Lyrically, it’s both literal and melodramatic. ‘Snot's running down his nose / Greasy fingers, smearing shabby clothes… Feeling like a dead duck / Spitting out pieces of his broken luck.”
The track meanders between hard and soft passages but is anchored by a staggered, overdriven guitar riff, written by Anderson on an acoustic and then shown to guitarist Martin Barre.
"I wrote the main riff in a hotel room in New York City,” Anderson told Guitar World magazine in 2013. “At the time I was trying to write songs that had [single-note] lines that would translate on the electric.”
Barre’s choice of gear on this album was heavily influenced by Leslie West of Mountain, who Tull had toured with in the US. “I thought his tone was tremendous, so I bought a Les Paul Junior,” Barre told Vintage Guitar magazine in October 1997. “That was the only guitar I used on the Aqualung album. I didn’t use any effects; I plugged straight into the Hiwatt. The reverb or any other sounds were studio rack effects.”
“He walked into the control room to say hello, just as I was recording the solo to Aqualung. Now, in those days, if you didn't get a guitar solo in one or two takes, it might become a flute solo. It was, 'Go in there and do it or else'. And here was Jimmy waving like mad – 'Hey, Martin!' – and I'm thinking, 'I can't wave back, or I'm going to blow the solo'.
2. Thick As A Brick (Side 1) – Thick As A Brick (1971)
Ian Anderson was not happy with critics hailing Aqualung as a concept album and so allegedly conceived Thick As A Brick as a parody of a concept album. The original packaging was designed as a 12-page newspaper, with Anderson using surreal Monty Python-style humour to poke fun at the band, the fans and the music critics. As he described it, the plan was to "come up with something that really is the mother of all concept albums".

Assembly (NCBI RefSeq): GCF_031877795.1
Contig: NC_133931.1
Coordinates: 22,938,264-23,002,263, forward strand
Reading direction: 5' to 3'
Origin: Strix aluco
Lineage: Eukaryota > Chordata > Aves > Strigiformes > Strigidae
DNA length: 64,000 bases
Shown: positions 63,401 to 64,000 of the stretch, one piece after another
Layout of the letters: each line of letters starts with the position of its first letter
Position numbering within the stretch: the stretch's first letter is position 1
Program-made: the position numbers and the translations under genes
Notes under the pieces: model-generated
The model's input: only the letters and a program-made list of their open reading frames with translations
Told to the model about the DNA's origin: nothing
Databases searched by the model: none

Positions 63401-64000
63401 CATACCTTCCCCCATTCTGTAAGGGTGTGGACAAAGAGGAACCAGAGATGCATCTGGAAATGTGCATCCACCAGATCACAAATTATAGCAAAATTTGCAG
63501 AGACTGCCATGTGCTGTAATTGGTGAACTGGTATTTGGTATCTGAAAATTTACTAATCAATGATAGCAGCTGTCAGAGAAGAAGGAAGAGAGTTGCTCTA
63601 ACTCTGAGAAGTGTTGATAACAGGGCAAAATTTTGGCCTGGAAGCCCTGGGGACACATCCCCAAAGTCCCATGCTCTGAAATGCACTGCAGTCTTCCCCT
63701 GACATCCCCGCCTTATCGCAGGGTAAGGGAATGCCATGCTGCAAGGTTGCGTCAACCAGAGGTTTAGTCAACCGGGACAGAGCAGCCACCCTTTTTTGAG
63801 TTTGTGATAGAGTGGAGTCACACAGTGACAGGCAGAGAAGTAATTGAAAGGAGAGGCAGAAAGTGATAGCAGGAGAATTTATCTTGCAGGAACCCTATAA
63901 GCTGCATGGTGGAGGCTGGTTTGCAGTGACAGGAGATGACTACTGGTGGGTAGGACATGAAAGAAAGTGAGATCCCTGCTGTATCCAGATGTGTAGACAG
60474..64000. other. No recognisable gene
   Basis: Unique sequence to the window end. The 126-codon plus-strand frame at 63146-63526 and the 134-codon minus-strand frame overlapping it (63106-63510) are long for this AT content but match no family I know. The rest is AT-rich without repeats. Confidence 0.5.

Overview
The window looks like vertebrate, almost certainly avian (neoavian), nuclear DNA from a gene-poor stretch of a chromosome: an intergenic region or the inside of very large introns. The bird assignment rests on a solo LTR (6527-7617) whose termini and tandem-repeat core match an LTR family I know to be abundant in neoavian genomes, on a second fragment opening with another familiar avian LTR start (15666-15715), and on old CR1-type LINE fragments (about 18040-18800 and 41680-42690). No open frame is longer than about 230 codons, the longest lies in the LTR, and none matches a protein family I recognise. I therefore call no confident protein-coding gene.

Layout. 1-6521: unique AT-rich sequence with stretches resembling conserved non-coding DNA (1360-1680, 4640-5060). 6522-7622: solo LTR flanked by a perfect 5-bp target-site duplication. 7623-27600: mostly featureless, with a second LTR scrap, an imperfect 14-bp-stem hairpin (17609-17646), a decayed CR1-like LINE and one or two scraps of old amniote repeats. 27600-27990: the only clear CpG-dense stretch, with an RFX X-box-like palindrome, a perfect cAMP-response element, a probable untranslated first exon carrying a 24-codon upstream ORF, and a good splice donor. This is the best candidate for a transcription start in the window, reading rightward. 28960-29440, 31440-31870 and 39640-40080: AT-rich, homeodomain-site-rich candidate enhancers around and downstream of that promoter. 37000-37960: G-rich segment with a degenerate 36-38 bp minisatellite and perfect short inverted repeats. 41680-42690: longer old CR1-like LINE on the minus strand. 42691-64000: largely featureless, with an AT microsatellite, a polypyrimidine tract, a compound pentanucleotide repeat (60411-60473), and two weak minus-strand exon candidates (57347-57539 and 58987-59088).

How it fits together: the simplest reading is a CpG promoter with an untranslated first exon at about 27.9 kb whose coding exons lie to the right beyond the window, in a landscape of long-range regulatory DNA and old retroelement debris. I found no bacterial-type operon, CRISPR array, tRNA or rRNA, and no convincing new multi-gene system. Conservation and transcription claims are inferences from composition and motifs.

The album has just one long track, split over two sides. In some ways, the plan backfired, because what Anderson came up with, certainly across the hugely engaging 22 minutes 39 seconds of side one, is a flawless slice of progressive rock. Or as Classic Rock put it “such a brilliant piece of music that it stands almost in a category all by itself”.
Apart from drummer Clive Bunker, who left and was replaced by Barriemore Barlow, this is the same line-up as Aqualung, and the playing is exemplary – adventurous, assured and nimble.
English folk influences pervade across this piece, interspersed with full-on breakneck prog – complex stabs, time signatures, arpeggios and phrasings with organ, bass and flute in particular providing soaring, virtuoso performances. Lyrically, the whole work hinges on the notion that an eight-year-old boy, the fictitious Gerald Bostock, had written all the lyrics for the album.
“I have to admit that I really imposed the whole idea on the other guys,” Anderson told Classic Rock. “But, for whatever reason they went along with it, and actually warmed to the task once we got stuck into the music.”
3. Locomotive Breath – Aqualung (1971)
Another masterpiece from the Aqualung album and a track which has served as the band’s encore since 1972. “Despite the title, it’s actually about the problems of population explosion and the demands society puts on us as a consequence,” recalled Anderson in 2020. "We’re on a train heading in the future, whatever that might lead, and we cannot get off. The song is meant to be a bit scary and threatening.